News, Primary Care News

Digital Health and Care Wales 2024-2027 primary care strategy commits to building connectivity and research capability

Digital Health and Care Wales (DHCW) has published its primary care strategy for 2024-2027, sharing priorities including developing a digital futures team with the intention of shaping technology choices, and enhancing researching and reporting capability.

The strategy is built around four key principles. The first, delivery quality, sees DHCW commit to using “every means to shape, manage and deliver projects to the highest recognised standards” and to utilise resources to create a “best-in-class” approach; to consistently develop and improve the positive impact of digitally-enabled change; and to address shortfalls in consistency and quality across the whole digital portfolio.

Another principle, to inform quality, places emphasis on developing the scope and remit of resources to actively inform policy development; engaging in “meaningful development” of ideas and solutions to existing and future challenges; and to collaborate to ensure that policy is developed “against the richest and most comprehensive data” available.

DHCW also seeks to build value by assessing digital technologies and technical developments and digital competencies “actively and purposefully” in healthcare systems outside Wales; to adopt “off the shelf” products by default and conduct bespoke development only by exception; to share information with all relevant stakeholders to identify areas of potential development; and to proactively source solutions to technical and process issues through generation of innovative ideas and by challenging boundaries.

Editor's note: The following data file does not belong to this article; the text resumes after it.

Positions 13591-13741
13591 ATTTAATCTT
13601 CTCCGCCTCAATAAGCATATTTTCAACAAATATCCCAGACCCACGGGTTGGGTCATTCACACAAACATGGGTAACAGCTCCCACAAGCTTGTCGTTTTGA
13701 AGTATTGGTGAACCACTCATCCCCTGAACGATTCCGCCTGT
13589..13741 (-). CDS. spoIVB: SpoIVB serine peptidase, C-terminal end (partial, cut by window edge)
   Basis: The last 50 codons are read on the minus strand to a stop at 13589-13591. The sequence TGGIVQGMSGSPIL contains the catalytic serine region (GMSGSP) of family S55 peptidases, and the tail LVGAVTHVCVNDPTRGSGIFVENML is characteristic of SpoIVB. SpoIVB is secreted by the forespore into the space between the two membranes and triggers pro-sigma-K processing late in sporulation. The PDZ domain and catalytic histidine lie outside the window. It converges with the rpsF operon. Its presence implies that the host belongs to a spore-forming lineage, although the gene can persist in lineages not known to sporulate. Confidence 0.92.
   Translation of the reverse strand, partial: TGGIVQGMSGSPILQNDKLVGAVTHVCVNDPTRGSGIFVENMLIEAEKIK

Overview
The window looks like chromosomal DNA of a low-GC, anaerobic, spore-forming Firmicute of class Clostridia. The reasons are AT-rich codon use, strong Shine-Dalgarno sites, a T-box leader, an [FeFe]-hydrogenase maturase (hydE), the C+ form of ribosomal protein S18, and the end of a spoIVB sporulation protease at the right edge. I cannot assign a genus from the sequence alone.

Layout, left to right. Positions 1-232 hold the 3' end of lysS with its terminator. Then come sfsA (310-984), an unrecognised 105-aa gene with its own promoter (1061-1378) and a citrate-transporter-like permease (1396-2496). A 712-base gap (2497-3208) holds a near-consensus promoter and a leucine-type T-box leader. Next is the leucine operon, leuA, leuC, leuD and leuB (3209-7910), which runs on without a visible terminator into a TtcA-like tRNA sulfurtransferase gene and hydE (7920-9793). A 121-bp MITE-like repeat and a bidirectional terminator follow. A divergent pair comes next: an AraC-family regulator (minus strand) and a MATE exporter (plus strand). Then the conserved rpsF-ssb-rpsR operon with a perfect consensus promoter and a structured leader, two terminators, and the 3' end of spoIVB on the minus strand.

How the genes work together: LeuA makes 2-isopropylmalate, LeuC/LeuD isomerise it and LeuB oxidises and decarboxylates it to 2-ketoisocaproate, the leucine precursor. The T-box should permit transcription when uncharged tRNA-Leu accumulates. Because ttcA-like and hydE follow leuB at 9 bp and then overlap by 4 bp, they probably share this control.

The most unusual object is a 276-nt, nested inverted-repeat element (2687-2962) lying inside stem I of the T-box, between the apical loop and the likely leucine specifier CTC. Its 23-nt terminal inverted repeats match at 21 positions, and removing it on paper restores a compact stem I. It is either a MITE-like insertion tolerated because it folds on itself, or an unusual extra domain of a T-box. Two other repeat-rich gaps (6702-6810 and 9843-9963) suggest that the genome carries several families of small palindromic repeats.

Around the principle of ‘guide and standardise’, DHCW commits to developing, agreeing and standardising a framework detailing data management and interoperability standards to be adopted across primary care in Wales; to support this adoption process; and to guide compliance against standards as they develop with support for practices.

These principles tie into eight key priorities for DHCW. Around workforce, creating a product, project and programme transition team aiming to work with end users and policy leads to ensure that digital programmes bring value; develop a digital futures team to help shape technology choices; and attend clinical and managerial expert user groups focused on problem solving, in the hopes of better placing DHCW within Wales’ primary care community as a strategic partner.

Other priorities include developing health informatics research and reporting capability to enable access to information and analysis to inform decision making; extending system development capability to support new entrants into the supplier market; focusing development around building in-house connectivity to reduce dependence on third-party suppliers; developing a standards and capability function to support supplier integration, data quality and stakeholder confidence; and agreeing to a mandated process for transition into business-as-usual.

DHCW notes that “structural, operational and cultural change” is required in order to implement the strategy, and adds that moving forwards clear emphasis should be placed on the benefits to be realised and actions to be undertaken to help people “translate strategy to their own context”.

The strategy can be found in full here.

Last month, we reported on DHCW’s draft organisational strategy 2024-2030 which sets out out strategic objectives for digital across health and care, including infrastructure, data platform, open architecture, digital services, innovation and more.

We also covered how DHCW is seeking to procure a medicines information solution and drugs tool at an estimated value of more than £1.4 million.